Seeing Jews of color as ‘different’ is racial profiling, too
Like many, I would like to find some sort of resolution in the aftermath of the Trayvon Martin–George Zimmer-man case. Beyond that tragic event, there is a deeper concern about racial profiling that divided the nation and that no trial and no verdict can assuage. In the Bay Area in recent weeks, this concern reached a fever pitch.
Perhaps serendipitously, a series of protests against the Zimmerman verdict coincided with the release of “Fruitvale Station,” an independent film about the Oakland police shooting of a young black man in the early morning of New Year’s Day 2009.
I read great reviews of the new film and asked my son Jonah if he wanted to see it. He didn’t. He said it’s too sad, and perhaps too close for comfort. Jonah is 16 and African American.
As he gains more independence, I caution Jonah to be especially careful, because he may be seen and treated differently from his white friends. Dealing with racial profiling is a reality he lives daily, and it is undoubtedly unfair.
Yet “racial profiling” is not just about situations that involve the police. For Jonah, more often than not it is about looking different from those around him, about constantly fielding stereotypes and assumptions, some flattering, some insulting. Fortunately, he is becoming more savvy with regards to potential racial tension, and he talks about being aware of his surroundings and how he is perceived. If he is going to be in a situation where there is less diversity (Marin was his example), he will make an effort to wear khakis and a button-down shirt.
Whether at school, in synagogue or simply walking around San Francisco, this is his day-to-day reality. Helping Jonah deal with the wide variety of misconceptions people have about him has forced us to understand the breadth of the profiling phenomenon. It exists in all walks of life, even within our own community.
When we, a white Jewish family, adopted Jonah in 1997, we anticipated that he would face challenges to his identity and questions about his belonging. We feared that Jonah would be forced to choose between his racial and religious identities.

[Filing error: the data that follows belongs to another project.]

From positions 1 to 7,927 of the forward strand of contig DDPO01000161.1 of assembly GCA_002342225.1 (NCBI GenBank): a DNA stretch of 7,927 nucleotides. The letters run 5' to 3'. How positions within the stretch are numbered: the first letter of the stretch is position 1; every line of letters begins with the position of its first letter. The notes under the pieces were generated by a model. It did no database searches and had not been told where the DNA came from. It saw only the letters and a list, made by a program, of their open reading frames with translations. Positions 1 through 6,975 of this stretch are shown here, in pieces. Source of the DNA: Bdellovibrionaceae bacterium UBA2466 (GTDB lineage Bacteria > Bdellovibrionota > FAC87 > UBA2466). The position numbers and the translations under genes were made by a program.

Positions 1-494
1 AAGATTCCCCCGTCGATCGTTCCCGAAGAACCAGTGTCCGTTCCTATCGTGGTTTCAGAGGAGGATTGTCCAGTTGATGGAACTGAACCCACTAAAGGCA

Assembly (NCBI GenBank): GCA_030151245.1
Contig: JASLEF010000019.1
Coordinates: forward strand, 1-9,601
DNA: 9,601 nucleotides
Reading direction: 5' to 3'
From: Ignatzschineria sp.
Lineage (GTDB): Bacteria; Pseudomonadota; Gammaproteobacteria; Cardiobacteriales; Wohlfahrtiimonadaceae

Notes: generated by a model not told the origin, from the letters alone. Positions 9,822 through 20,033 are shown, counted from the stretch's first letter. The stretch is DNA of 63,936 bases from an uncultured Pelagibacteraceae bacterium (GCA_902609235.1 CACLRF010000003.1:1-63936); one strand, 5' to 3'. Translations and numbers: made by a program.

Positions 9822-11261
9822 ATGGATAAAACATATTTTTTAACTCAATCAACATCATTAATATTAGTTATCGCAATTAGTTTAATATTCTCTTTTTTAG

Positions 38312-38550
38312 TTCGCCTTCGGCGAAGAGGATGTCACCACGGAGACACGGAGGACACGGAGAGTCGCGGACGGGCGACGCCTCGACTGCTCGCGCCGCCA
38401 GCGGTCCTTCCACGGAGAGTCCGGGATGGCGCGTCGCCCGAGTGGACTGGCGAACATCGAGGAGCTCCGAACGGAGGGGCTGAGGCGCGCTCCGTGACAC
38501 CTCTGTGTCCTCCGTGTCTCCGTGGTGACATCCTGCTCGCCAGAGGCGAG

Almost every person of color has some story about walking into a Jewish space and being questioned about who they are and what they are doing there. Fair or not, our multicultural kids are often in the position of educating their communities about religious and/or racial diversity.
At the advocacy group Be’chol Lashon, we strive to help our young Jews turn their multiple identities into valuable assets. Hopefully this will help them to successfully navigate potentially uncomfortable or even volatile situations that inevitably will arise, both in and outside the Jewish community. But this is not their burden alone.
It is up to us, the parents and community members, professionals and lay people, to understand that every time a diverse Jew has his or her Judaism questioned, it is racial profiling; a religious “stop and frisk.” It may be harmless curiosity, but the consequences of treating those we perceive as “different” with suspicion can be damaging, not just to the individual but to the community as a whole.
Jonah wrote a poem called “People Always Ask,” in which he wonders why people are so quick to see differences rather than commonalities. It is a very good question that we should ask ourselves. The next time you encounter a person of color in a Jewish space, think about my son, born and raised in a Jewish family, a graduate of day school, with a fondness for gefilte fish: You may have more in common than you think.
Diane Tobin is the director of Be’chol Lashon, a San Francisco–based nonprofit that advocates for the growth and diversity of the Jewish people.